Foods like dark chocolate, which contain plenty of cocoa, may potentially reduce high blood pressure by acting in a manner similar to many blood pressure-lowering drugs, according to an analysis of previous studies by German researchers.

Researchers report a two-week follow-up of these patients after which both systolic and diastolic blood pressure was lowered in the group consuming cocoa.

Researchers also warned the study was not a recommendation to consume large amounts of chocolate since they are still loaded with calories. "Rationally applied, cocoa products might be considered part of dietary approaches to lower hypertension risk," they concluded.

Certainly if you are going to eat chocolate choose the high cocoa containing dark chocolates, but don’t over eat them (all things in moderation). Obesity trumps these BP effects. Dark chocolate is better tasting anyway and certainly is better tasting than BP meds (caveat: only replace your meds with chocolate under the supervision of a physician).

A diet with a goodly amount of fruits and vegetables, exercise, and throw in a spot of tea and cocoa-containing products, that’s the ticket.

Monday, April 09, 2007

Working with the County

I (with my Chief Deputy) had a meeting with 2 folks today.

First was an individual from the County HR Department. We had noticed that our deputies/investigators were making less than investigators in the County Public Defender’s Office. In response to our questioning, the HR folks did a preliminary “study” of Coroner’s Offices in surrounding counties to gauge how our wages compared. According to their preliminary “study” our wages compared favorably. However, they neglected to compare volume of cases (they report that volume really doesn’t “figure in” when they are making those decisions, despite comparing a county with 1100 annual cases to our 3600 caseload) nor differences in job responsibilities, what the deputies/investigators really do on the job. Suffice it to say my deputies do more. Back to the “study” for them and beefing up our job description to better capture what my deputies do for us. Also, seemingly under duress they will look how the wage was calculated for the Public Defender’s Investigator. Looks like an upcoming struggle, the stage likely set by the previous administration not keeping the wages up-to-date. It is a struggle worth engaging in.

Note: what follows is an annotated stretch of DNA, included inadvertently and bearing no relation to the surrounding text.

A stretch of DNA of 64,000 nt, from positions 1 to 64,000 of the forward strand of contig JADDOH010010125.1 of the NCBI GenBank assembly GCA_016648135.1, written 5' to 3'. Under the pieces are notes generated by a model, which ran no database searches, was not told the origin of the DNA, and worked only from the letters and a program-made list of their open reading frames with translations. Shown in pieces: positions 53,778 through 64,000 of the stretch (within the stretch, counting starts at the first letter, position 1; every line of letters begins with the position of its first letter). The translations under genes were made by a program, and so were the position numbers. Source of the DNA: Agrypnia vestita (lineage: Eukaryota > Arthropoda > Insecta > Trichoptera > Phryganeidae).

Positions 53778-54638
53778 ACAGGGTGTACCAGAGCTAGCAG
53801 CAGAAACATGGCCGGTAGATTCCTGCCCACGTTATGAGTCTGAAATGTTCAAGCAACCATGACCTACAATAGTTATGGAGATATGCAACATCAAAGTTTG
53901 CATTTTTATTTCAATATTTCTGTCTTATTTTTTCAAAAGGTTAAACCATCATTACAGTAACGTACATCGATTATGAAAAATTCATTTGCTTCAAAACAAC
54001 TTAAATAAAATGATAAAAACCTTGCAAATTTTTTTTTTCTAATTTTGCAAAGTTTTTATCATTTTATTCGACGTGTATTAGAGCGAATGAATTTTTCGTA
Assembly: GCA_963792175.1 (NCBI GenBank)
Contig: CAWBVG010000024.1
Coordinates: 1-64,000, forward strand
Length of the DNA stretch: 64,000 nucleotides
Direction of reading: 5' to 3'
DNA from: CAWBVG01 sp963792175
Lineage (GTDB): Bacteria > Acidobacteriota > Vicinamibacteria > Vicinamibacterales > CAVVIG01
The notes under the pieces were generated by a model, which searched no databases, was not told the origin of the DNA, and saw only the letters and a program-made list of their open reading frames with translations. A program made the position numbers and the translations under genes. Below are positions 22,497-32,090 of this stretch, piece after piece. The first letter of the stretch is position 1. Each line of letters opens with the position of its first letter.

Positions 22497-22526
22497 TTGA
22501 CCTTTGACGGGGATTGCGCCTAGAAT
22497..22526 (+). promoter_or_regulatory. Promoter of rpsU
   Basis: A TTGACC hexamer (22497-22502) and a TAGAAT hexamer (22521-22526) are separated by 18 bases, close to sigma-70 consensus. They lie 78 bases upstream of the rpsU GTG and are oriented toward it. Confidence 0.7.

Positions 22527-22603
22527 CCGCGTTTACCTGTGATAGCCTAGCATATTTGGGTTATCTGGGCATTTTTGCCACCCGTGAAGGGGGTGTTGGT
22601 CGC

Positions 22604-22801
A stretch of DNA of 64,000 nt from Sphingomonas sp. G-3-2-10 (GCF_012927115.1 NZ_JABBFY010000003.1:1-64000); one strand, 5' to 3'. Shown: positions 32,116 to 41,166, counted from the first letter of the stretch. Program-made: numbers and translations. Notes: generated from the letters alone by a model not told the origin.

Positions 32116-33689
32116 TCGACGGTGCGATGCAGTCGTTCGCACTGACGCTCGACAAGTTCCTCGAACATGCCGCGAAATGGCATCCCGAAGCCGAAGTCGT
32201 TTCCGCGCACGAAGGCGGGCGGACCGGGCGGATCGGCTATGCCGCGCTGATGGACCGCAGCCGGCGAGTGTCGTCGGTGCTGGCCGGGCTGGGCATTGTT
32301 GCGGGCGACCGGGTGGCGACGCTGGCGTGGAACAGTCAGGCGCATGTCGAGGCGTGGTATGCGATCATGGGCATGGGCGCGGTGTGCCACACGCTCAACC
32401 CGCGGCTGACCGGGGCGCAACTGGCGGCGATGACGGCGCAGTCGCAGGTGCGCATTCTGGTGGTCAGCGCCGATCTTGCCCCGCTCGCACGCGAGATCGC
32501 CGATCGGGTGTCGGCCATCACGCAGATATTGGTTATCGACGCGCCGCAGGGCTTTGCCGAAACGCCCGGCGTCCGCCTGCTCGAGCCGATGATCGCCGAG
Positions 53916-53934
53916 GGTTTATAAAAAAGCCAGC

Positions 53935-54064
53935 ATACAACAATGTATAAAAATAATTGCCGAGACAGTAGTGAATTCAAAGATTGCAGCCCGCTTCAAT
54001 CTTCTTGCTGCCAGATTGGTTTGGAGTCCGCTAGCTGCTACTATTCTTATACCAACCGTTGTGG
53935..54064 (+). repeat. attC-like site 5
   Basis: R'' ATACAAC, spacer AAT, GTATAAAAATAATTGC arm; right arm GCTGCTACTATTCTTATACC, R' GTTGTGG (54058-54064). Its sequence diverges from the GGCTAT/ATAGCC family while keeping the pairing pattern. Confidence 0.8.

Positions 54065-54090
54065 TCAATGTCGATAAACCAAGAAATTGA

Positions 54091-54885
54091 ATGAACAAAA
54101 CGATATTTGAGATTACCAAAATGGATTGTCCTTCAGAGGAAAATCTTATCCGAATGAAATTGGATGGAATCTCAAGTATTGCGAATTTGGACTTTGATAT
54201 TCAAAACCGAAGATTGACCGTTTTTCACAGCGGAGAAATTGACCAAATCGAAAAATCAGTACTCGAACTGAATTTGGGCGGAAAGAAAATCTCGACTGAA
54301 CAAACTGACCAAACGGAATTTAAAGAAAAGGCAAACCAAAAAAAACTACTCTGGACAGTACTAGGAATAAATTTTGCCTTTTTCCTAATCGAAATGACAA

The other individual we met with was the new County Communication Director. She seems energetic, engaged and qualified (nice change). She was impressed with what we are doing with public education and related activities. We look forward to working with her to further our goals of public education, forestalling death, and making more information and resources available to the public. The potential is great, but she will be pretty much starting from scratch in a pretty provincial atmosphere. I hope she is up to the challenge, hangs in there and accomplishes what she seems set to accomplish (it will be helpful for us and what we want to accomplish). [It will be interesting to see if and when she reads my blog. She seemed interested in it when I mentioned it, but did not ask for its address.]

The Now and Future Effects of the Iraq War

From yesterday’s Washington Post: